So, that anonymous Toronto Raptors official who blamed ESPN for the shot clock failure in Saturday’s NBA playoff game against the Nets? It appears he spoke too soon. According to the Toronto Star, the team is now saying it was an arena issue (which is closer to their original explanation of a signal path error), not the broadcaster’s fault:

On Sunday, the blame shifted to ESPN, the American network that was broadcasting the game, ostensibly because one of their employees shifted one electrical outlet to another in hopes of solving an internal problem that supposedly fried the connection.

That early speculation was based on where ESPN was set up during the game, a Raptors official said. But on review, it wasn’t the network’s fault after all.

On Monday, Raptors officials said a further internal probe into the failure led them to admit the problem was with the arena and its infrastructure rather than ESPN.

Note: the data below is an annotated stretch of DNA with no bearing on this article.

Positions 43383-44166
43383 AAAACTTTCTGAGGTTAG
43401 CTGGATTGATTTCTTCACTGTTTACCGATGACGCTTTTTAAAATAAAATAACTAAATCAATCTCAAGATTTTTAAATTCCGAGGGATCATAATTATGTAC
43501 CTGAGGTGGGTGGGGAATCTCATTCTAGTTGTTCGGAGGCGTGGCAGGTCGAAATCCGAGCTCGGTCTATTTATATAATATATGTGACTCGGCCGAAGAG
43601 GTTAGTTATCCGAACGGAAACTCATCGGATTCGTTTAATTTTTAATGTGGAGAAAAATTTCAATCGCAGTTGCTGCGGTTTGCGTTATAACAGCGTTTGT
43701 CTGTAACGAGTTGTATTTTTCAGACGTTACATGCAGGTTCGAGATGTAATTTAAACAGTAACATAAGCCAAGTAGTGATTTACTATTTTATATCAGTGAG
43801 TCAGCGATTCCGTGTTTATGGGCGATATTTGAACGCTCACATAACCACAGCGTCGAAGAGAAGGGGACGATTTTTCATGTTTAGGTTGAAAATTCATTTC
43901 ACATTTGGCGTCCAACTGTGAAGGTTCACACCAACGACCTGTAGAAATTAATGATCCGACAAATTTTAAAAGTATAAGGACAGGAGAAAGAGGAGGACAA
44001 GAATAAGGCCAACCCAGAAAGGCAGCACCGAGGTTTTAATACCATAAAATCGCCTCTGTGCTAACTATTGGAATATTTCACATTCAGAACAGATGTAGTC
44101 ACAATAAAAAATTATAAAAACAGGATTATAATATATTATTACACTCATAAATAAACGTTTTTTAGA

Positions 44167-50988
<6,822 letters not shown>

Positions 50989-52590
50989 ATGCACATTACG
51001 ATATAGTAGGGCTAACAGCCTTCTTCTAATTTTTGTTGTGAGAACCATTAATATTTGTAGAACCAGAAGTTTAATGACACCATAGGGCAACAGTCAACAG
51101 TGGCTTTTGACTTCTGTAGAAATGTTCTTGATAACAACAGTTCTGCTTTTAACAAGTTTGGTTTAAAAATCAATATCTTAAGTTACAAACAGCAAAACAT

“We appreciate the public correction and acknowledgement that we did not cause the problem and remain focused on documenting the daily excitement of the NBA Playoffs,” said Josh Krulewitz, vice-president of communications for ESPN.

The main problem wasn’t the clock failing, but rather that the backup was running on a similar power source, team officials said. That problem has been solved and if there is another power interruption, a backup plan is in place to assure the clocks work.

Well, at least the clocks should work this time, and we won’t have to deal with a human shot clock and an airhorn. Still, this sadly means we can’t call ESPN “The Worldwide Leader in Power Outages.”

About Andrew Bucholtz

Andrew Bucholtz is a staff writer for Awful Announcing.